August 17, 2009


Sporting emotions at the highest pitch: Trip to Mexico for World Cup qualifier simply unforgettable (Bill Simmons, 8/17/09, ESPN)

My trip to Mexico quickly morphed into one of those "I'm going to remember everything that happened 40 years from now." I stood on the field at Azteca, grabbed a few strands of grass and put them in my wallet. I rode in SUVs with bulletproof windows and security guards. I asked a hotel concierge if there was a good place to get coffee, followed by him pointing me toward a Starbucks to our left, then saying, "Whatever you do, don't go right." I got trapped in one of Azteca's oppressively hot elevators and saw my life briefly flash before my eyes. I watched one of my bosses get nailed by a flying burrito after the game. I drank enough tequila to kill Salma Hayek. I got rocked by Montezuma's revenge on the way home, which was strange because I am absolutely positive I have never done anything to Montezuma.

None of those memories matched the game. The Americans were a sterling 0-22-1 in Mexico before Wednesday's match ... and with reason. The stands hug the field, shoot straight up and couldn't be more intimidating, especially in the corners, where fans shower opponents with beers, sodas and LTYDEWTKWTA (Liquids That You Don't Even Want To Know What They Are) on every corner kick. The lower section of the stadium is fenced, with a guarded, waterless moat (seriously, a moat!) with a second fence above it that prevent fans from racing onto the field. Atop the stadium, an uneven half-roof leads to eerie shadows and goofy lighting that seem to change by the minute.

Opponents never feel safe. Inside the bowels of the stadium, the players walk down a concrete tunnel that feels like it was built in 1362. Emerge from the tunnel, and Mexican fans are suddenly right there, wearing green jerseys, yelling obscenities and pounding the fence in front of them. The venom starts immediately -- booing and hissing, horn blowing, various "Meh-hee-CO! Meh-hee CO!" chants -- and never really stops. The Mexican fans had no problem drowning out the Star-Spangled Banner with jeers. They tossed drinks and debris at the U.S. bench for most of the second half ... which didn't matter because Azteca's opposing bench has an impenetrable plexiglass roof, but still. During a corner kick in extra time, they showered Landon Donovan with such a staggering amount of debris that he briefly staggered back toward the field in disbelief, shrugging his hands as if to say, "How could anyone act like this?"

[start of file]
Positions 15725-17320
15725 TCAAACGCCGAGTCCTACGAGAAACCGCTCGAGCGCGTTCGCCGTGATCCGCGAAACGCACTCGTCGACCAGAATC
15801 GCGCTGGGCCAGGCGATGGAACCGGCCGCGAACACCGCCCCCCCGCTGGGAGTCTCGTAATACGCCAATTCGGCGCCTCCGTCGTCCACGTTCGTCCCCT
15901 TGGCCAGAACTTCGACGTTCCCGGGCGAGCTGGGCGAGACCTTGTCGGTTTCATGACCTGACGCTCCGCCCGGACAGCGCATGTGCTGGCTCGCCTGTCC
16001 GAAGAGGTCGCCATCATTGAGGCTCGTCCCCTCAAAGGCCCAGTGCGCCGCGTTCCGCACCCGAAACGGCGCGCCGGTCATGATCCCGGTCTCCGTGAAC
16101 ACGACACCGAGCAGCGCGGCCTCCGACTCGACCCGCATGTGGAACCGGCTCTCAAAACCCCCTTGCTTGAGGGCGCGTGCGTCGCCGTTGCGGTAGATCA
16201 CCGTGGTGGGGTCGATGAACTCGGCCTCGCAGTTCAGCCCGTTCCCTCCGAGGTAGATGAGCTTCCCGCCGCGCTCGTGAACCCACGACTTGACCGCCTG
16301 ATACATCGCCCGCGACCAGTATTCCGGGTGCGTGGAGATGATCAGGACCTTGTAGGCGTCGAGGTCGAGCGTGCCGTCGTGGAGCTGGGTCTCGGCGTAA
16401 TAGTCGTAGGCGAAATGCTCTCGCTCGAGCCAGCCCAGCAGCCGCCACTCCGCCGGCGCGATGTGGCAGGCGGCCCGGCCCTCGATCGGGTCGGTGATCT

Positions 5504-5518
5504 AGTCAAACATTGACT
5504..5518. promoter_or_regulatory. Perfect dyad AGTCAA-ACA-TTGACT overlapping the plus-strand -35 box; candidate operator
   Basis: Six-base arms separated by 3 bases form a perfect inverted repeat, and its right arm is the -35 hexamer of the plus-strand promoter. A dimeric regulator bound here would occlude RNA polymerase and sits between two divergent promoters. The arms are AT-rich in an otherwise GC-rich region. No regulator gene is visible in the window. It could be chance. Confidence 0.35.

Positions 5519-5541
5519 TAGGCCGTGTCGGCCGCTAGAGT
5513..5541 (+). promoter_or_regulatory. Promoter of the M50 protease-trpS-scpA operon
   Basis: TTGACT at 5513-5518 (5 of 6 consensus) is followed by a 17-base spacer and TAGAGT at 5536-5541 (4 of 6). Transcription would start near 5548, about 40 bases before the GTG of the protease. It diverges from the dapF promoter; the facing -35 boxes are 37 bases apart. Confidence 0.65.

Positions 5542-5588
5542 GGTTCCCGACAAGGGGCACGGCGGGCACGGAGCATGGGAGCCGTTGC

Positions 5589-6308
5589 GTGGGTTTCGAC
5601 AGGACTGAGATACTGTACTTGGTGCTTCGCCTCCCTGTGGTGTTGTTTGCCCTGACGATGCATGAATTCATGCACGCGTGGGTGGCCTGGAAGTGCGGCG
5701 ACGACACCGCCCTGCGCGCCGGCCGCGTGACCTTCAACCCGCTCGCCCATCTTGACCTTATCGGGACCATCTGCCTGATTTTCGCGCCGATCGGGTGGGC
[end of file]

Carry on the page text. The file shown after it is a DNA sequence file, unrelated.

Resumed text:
You can't even call it just a hostile environment; it's more primal than anything. I have only attended two other games in which the crowd's collective loathing was palpable -- Game 6 of the 1986 NBA Finals (Boston fans heaping hatred on Ralph Sampson, who had punched two Celtics in the previous game) and Game 5 of the 1987 Eastern finals (the same treatment for Bill Laimbeer, who had decked Larry Bird the previous game) -- and neither approached USA-Mexico. Michael Vick could crash a PETA rally and get a friendlier reception than the Americans did at Azteca.

On the worst days in Mexico City, opponents deal with high altitude, intense heat and oppressive smog that makes their lungs burn. (The famous Azteca story that sounds like an urban legend but is actually true: Eric Wynalda once coughed up black blood after a game there.) Mexico passed up a more lucrative prime-time telecast for a mid-afternoon start, hoping humidity, altitude and pollution would wear the Americans down. Nope. The weather settled in the mid-70s. There was a breeze. The skies were so clear you could glimpse the mountains. The U.S. team will never have better conditions for a game in Mexico City.

Normally with international soccer games (especially Cup qualifiers), a few sections are reserved for the opposing team's fans. Not in Azteca. The U.S. was allotted about 500 seats for Sam's Army (a traveling band of American fans); they were crammed in the upper deck in one corner with armed police officers flanking both aisles. Fans tossed drinks, batteries and rocks at them, then berated them in Spanish, which wasn't a surprise because this was "Throw Drinks, Batteries and Rocks at American Fans and Berate Them in Spanish" Day. According to one account by a photographer who attended the game, Sam's Army was advised to flee the premises immediately after the final whistle. You know, just to be safe.

Posted by Orrin Judd at August 17, 2009 2:26 PM
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